My Body is Not the Destination
By Joe Kelly
Ever heard the notion that the body is the temple of the soul? My church taught that idea when we were young, as a way to encourage us to treat our bodies with respect.
Our teachers also taught us to treat our church building with respect. That’s no surprise—have you ever heard of a faith community that did not treat its place of worship with respect (whether an ornate temple; massive megachurch; or rickety structure hand-build with found materials)?
But, even as kids, no one ever told us that the Supreme Being we were worshiping was the same thing as the building where we worshiped. We’d be hard pressed to find a person of faith who thinks that the Spirit, Being, or Deity she calls Allah, the Creator, God, Buddha, or Yahweh is indistinguishable from the structure or location where she joins others to worship.
The same thing holds true for the relationship between our own spirits and our own bodies, whether ornate, massive, rickety, or any other shape.
The temple metaphor reminds me that my body carries my spirit, personality, and potential in the world.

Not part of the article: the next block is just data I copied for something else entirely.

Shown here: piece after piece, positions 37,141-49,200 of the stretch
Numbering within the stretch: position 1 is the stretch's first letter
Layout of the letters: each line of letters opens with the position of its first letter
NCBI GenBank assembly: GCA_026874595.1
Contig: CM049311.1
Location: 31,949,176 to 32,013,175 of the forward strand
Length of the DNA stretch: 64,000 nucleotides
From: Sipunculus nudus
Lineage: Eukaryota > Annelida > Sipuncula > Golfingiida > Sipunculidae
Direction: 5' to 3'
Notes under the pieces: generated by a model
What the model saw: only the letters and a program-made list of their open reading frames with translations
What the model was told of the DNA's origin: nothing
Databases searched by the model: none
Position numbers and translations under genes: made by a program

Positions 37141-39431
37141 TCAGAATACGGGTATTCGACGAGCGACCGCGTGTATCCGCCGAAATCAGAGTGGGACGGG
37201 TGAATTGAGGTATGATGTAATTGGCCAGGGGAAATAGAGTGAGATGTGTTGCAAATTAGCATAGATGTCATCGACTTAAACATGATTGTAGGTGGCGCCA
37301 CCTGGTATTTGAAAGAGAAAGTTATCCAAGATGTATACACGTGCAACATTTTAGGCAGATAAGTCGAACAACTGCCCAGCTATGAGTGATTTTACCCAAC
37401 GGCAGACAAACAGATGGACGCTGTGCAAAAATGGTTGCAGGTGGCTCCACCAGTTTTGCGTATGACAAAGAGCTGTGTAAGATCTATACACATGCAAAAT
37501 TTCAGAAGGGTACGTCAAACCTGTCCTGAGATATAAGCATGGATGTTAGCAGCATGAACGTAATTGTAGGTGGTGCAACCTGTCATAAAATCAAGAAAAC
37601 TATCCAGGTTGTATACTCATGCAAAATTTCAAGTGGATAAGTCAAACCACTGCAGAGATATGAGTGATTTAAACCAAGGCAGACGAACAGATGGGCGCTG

My body also carries that spirit around in the world—my body is a vehicle. This miraculous vehicle has the ways and means (voice, mind, affection, caring, spirit, humor, determination, creativity, emotions, strength, physicality, etc.) that allow me to connect with and be useful to myself, other people, and things greater than myself.
My body is the vehicle for life and life purpose. I’m grateful for this vehicle and have good reason to treat it well. But while acknowledging what this vehicle is and can be, I find it equally important to remember those early lessons about both bodies and temples.
A place of worship can be a lovely vehicle to facilitate our journey toward deeper relationships with a Higher Power, one another, and our purpose in the world. But we don’t confuse the place of worship with the goal of worship.
In a similar way, while my body is my life’s vehicle, it is not my life’s road. It is not the journey. It is not the destination.